"Then what are you saying?"

"I was just... The three of us, together—we were more than a family, but still not a family. Not joined by blood. And sometimes I wonder if... if I am truly faithful to you and you alone, in my heart. If I do not betray our marriage when I grieve him and wonder what might have been."

Tom reached up to take her hands, strong brown fingers curling lightly around her wrists.

"Oh, my love, never. I have always known how the Magus cared for you, and you for him. It was never any betrayal. I swear it on my life and my heart."

"You... you knew?" The world seemed to shift beneath them, even as the birds continued to sing in the trees. "And you do not hate me for caring for another man who was not my husband?"

"How could I hate you? You are my heart just as surely as you were his heart."

"But how can I love you, and love him? How?"

"You think too much of the world we came from, and not enough of the world we live in now. I may have been born in the human world, but like the eggs, I grew to adulthood here. Here, where the rules of time and magic and propriety are so very different from the land where I was born. The human heart can love so many, and in so many different ways. I would never ask you to turn your back on love."

"What are you saying?"

"That the vows we made each other should never forbid you from loving whom you love. He loved you, all the days of his life. I always knew that."

"Why did you never speak of it?"

"It was not mine to speak of. It was his. And as he never spoke his heart, he never bid me keep mine from yours. And though it pained him, he cared only for your joy. He only ever wanted you to be happy, Katharine. He would not wish to see you grieve loving him."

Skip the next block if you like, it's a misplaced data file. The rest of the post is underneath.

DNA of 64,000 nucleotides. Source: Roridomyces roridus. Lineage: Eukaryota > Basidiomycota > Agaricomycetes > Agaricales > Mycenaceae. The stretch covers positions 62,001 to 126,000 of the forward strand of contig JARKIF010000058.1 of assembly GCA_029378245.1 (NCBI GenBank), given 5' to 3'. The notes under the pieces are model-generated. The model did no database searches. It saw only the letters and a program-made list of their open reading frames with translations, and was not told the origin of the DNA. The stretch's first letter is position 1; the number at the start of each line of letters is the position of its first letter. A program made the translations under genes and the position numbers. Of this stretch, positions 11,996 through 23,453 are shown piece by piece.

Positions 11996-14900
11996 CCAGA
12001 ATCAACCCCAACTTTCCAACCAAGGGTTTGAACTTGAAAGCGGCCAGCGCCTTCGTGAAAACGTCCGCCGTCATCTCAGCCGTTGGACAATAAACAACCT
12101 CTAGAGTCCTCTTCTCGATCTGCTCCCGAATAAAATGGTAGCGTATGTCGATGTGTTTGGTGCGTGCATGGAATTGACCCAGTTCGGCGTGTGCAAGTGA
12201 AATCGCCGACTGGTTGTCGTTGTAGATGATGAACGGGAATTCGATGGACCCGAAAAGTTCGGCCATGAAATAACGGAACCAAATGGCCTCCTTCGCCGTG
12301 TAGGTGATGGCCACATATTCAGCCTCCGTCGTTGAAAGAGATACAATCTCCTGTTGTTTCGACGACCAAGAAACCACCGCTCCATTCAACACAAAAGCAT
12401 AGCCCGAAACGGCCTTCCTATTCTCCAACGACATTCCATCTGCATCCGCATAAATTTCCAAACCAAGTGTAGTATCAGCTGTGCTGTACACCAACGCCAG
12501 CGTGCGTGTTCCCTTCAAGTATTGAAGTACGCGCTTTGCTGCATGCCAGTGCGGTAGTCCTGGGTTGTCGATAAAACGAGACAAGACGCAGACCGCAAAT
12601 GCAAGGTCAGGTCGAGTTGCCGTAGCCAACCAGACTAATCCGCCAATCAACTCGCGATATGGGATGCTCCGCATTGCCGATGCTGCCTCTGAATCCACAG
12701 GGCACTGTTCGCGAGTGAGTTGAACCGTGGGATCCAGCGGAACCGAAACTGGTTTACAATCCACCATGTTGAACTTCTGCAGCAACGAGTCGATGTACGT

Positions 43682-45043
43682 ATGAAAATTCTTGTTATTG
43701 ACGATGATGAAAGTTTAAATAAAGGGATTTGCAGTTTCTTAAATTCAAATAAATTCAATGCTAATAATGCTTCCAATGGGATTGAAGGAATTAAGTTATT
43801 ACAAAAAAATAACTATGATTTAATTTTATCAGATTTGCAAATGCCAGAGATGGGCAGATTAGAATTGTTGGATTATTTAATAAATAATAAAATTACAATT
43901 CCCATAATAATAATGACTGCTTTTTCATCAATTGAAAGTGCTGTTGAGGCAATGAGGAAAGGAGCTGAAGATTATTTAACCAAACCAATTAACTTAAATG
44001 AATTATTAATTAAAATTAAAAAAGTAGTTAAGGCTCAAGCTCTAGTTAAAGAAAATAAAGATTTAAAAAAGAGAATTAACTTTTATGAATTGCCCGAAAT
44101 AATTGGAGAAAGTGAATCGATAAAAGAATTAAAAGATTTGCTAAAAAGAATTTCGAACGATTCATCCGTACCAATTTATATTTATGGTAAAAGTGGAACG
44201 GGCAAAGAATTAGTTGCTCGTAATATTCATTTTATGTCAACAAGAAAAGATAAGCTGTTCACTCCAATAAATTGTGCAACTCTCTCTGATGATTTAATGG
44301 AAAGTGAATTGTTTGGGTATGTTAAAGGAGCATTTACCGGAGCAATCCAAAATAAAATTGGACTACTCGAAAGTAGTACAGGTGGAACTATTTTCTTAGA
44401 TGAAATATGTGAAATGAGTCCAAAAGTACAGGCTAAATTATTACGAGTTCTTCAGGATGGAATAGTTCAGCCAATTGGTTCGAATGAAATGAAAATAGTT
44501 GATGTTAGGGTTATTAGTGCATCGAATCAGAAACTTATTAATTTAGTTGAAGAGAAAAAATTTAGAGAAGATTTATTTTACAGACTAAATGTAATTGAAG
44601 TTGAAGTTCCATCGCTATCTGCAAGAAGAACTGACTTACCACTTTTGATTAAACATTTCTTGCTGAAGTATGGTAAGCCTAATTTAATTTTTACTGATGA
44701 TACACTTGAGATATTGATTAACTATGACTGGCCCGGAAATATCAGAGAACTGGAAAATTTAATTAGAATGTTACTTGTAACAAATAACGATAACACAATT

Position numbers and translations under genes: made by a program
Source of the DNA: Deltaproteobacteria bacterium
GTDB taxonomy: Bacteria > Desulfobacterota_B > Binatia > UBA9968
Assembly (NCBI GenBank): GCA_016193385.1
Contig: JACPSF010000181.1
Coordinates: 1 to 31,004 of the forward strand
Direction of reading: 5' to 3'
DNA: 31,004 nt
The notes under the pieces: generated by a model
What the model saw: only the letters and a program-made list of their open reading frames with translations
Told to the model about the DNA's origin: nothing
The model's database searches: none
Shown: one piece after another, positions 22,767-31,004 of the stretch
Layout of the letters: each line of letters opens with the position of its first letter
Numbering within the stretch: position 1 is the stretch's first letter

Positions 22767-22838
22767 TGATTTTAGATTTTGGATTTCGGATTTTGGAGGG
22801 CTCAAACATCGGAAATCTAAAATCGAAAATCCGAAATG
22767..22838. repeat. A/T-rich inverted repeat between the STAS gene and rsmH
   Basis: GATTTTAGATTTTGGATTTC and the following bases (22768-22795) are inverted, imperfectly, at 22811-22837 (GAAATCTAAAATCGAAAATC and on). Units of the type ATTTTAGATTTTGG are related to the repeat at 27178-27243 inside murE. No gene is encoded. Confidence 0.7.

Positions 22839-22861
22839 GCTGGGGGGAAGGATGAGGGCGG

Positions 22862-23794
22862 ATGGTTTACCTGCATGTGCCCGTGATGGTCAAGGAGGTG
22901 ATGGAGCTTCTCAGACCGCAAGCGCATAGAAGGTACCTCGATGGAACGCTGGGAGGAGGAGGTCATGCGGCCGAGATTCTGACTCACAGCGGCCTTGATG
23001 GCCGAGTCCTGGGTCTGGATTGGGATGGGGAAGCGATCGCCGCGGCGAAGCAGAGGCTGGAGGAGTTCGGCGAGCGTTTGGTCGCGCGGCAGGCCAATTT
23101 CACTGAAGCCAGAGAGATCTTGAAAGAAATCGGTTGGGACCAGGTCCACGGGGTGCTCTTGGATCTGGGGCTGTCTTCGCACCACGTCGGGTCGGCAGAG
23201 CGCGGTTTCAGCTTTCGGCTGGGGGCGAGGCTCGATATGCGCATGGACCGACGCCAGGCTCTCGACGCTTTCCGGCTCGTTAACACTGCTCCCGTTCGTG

She let the tears fall, and let her husband pulled her against his chest, his hand stroking her hair as her father once had when she was a child.

"I never thought to grieve him. I thought like this land, that somehow we would be eternal. I was such a fool."

"Loved makes us foolish, but it does not truly make us fools. Only trying to deny something as precious as love when it find us can do that."

"Had things been different... Had he not fallen to the Sisters... You would not have cast me aside?"

"I am saying that you need not cast me aside, if you want him. I am not so jealous a husband, that I would ever deny you your heart. How could I love you, and deny you happiness?"

"It is only an idle thought."

"Not so idle, I think. Not when it has troubled you for so long. But lay your fears on this count to rest. It costs you nothing, truly. You cannot ever lose me. Not from love."

When Katharine came back to the sleeping king's hollow hill, nothing had changed.

The roar of the waterfall was still a distant hum as her soft-soled shoes whispered across the marble steps.

Boudicca sat at one end of the bridge, her stubby tail sweeping back and forth as Katharine crossed the bridge Elisa had called "a leap of faith".

The Magus was still laid out on the altar, his robes crisp and smelling faintly of apples.

Katharine climbed the steps, her hands trembling, until she stilled them by laying them on either side of his shoulders.

"Magus... Oh, my love. My dear, steadfast love." She kissed his cool lips, and then his brow. "You are needed."